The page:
Public records trial ends; judge considers arguments
A decision in the dispute over alleged public records and Sunshine Law violations now rests with Circuit Court Judge Peter Dubensky.
The trial in the suit filed by The Islander newspaper against Bradenton Beach Mayor John Chappie concluded after a third day of testimony and argument Sept. 26 at the Manatee County courthouse.
Dubensky, at the end of the trial, promised a ruling soon on whether the city violated freedom of information laws, as well as who will pay legal fees and court costs. Both parties agreed costs now exceed more than $50,000.
The lawsuit, filed April 11 in the 12th Judicial Circuit Court, developed over the handling of information pertaining to a sexual harassment complaint filed by one city employee against another. In late February, city planning and code enforcement clerk Gail Garneau alleged that Ed McAdam, who headed the city building department, sexually harassed her.
Chappie responded to the complaint by asking city attorney Ricinda Perry to investigate. In the meantime, McAdam and Garneau both were placed on administrative leave by Chappie. Soon after, McAdam resigned.
The Islander suit, filed by attorney Kendra Presswood, alleges that public records pertaining to the complaint and resignation were illegally withheld, that Perry acted as a stand-in for the mayor when she investigated the complaint, that city officials broke Government-in-the-Sunshine Laws by discussing the complaint and resignation in one-on-one conversations with Perry outside a public meeting, and that the emergency meeting held to handle the resignation was illegal, taking place just three hours after it was announced and lacking a declared state of emergency.
In repeated responses to the allegations, Perry has denied any wrongdoing on the city’s part.
In court last week, the attorneys for The Islander and the city squared off, both claiming to serve the public good.
Presswood emphasized the freedom of the press and the public’s right to know, while Perry emphasized taxpayer expense, referring to the cost of the case and disruption of city operations.
Presswood called two witnesses on Sept. 26 -Islander news editor Paul Roat and Islander publisher Bonner Joy Futch, who is Presswood’s mother.
Perry called one witness - city clerk Nora Idso, who was repeatedly referred to during the trial as the custodian of records.
Previously, during the first portion of the trial Aug. 16-17, witnesses included Chappie, city commissioners, Garneau and McAdam.
Presswood’s evidence involved a series of requests filed by Joy and Roat seeking public records or “information” pertaining to the complaint, resignation, investigation, and the city’s responses to those requests.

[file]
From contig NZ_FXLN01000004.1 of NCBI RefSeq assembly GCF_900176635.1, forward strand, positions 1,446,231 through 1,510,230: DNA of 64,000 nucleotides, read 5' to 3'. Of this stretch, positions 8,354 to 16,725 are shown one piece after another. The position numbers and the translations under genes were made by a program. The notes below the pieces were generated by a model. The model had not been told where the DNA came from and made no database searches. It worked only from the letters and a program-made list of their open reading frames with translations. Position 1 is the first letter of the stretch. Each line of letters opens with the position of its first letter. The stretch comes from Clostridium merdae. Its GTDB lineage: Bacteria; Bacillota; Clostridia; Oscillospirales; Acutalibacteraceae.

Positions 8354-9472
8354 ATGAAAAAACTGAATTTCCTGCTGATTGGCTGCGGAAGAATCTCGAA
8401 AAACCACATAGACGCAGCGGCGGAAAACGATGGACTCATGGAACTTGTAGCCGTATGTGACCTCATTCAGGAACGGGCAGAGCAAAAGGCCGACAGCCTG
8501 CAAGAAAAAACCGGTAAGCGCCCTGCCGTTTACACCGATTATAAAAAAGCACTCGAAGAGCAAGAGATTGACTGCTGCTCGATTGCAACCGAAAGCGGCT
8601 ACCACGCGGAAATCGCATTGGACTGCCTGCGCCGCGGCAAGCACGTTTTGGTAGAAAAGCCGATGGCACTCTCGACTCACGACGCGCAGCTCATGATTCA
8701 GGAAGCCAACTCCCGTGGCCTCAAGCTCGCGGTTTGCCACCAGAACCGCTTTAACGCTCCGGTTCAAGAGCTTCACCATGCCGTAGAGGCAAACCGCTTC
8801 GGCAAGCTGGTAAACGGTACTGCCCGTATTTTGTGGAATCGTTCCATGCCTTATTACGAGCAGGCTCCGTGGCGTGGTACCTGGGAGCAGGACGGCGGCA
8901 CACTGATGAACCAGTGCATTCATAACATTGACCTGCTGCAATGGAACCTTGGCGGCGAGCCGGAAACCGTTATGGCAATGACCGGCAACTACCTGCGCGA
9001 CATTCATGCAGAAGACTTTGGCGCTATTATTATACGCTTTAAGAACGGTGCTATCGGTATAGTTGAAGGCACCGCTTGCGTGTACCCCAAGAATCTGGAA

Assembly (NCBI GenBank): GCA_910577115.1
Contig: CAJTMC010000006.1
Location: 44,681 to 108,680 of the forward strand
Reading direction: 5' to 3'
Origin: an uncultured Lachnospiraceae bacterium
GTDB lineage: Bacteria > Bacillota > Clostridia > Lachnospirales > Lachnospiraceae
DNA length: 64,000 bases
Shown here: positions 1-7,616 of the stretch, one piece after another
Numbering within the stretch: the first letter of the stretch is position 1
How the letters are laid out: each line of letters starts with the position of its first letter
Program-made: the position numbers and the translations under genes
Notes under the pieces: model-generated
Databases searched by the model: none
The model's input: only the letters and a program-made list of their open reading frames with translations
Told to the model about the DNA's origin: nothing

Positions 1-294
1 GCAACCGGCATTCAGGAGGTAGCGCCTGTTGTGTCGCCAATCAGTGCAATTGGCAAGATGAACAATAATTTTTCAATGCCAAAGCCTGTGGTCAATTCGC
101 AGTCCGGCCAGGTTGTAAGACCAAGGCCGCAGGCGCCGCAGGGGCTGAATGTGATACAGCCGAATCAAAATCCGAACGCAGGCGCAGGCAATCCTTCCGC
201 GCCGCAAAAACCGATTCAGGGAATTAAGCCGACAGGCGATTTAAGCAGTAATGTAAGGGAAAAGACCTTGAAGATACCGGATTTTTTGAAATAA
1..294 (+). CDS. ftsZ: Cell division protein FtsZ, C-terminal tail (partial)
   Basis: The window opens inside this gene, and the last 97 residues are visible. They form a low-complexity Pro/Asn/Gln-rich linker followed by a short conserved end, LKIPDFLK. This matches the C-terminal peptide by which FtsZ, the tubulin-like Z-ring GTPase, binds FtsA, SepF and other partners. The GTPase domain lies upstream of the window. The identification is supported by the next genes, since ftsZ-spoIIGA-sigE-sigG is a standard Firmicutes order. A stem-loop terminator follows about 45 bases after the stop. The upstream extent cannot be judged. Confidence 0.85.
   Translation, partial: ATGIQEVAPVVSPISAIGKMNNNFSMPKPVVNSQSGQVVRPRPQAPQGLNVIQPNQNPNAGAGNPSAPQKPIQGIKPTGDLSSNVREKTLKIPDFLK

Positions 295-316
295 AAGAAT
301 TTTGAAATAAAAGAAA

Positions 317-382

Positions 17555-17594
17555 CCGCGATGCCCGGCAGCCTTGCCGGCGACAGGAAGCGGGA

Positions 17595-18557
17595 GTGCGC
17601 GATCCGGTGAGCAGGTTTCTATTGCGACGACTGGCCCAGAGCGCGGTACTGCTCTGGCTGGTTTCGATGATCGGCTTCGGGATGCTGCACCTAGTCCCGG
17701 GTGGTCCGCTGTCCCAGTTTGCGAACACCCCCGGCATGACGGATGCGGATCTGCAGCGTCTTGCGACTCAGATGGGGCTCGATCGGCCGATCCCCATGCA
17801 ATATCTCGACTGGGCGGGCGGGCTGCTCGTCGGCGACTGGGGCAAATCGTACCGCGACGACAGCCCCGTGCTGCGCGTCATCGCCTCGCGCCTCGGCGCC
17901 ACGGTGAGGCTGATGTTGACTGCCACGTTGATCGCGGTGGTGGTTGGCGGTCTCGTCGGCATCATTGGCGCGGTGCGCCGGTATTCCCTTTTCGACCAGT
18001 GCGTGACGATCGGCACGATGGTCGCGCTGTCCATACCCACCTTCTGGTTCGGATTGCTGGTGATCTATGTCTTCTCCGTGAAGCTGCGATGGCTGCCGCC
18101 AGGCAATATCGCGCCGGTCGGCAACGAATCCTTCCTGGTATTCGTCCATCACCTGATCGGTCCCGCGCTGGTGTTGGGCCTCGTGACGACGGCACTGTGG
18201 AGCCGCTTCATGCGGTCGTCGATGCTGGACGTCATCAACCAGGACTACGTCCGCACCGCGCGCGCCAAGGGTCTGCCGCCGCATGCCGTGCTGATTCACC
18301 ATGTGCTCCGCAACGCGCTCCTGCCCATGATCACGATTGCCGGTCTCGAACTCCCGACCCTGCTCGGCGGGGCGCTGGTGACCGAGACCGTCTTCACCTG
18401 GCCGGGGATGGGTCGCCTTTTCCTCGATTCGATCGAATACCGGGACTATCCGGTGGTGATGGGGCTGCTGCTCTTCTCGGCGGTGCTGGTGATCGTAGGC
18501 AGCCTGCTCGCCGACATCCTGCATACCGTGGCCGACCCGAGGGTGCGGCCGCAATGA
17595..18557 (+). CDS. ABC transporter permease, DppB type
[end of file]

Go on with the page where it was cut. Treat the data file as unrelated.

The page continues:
The Islander attorney emphasized that some documents released to the newspaper were withheld three and four months, and that other documents, such as Perry’s notes on the investigation and possibly relevant entries from Garneau’s journal, have never been made public, but should be public records. Perry’s notes are currently in the judge’s custody for his review. Garneau had read excerpts from her journal to Perry and another investigator during the sexual harassment investigation.
Presswood also played an audio recording of the March emergency meeting at which the city commission accepted McAdam’s resignation and agreed to advertise for a replacement in the building department. During the meeting, no one asked why McAdam abruptly resigned.
“No one said anything,” Presswood said in her closing argument. “Nothing. No discussion whatsoever. That indicates there were discussions outside the meeting in violation of the Sunshine Law.”
Perry, in her summation, characterized the lawsuit as frivolous and said the city responded appropriately to the newspaper’s repeated request for records.
“The plaintiff is trying to open a confidential investigation for the publication of news stories,” she said.
“To be honest,” she continued, “I have no idea why we are here. ... The Islander’s entire case was based on belief and speculation.”
Perry cited the instances in which records were released and added that some documents were withheld until the investigation was closed, in accordance with the claim it was done according Florida’s whistleblower protection law.
Presswood argued that the whistleblower protection didn’t apply in this case. The city, she said, has not produced any evidence that a retaliation complaint was filed.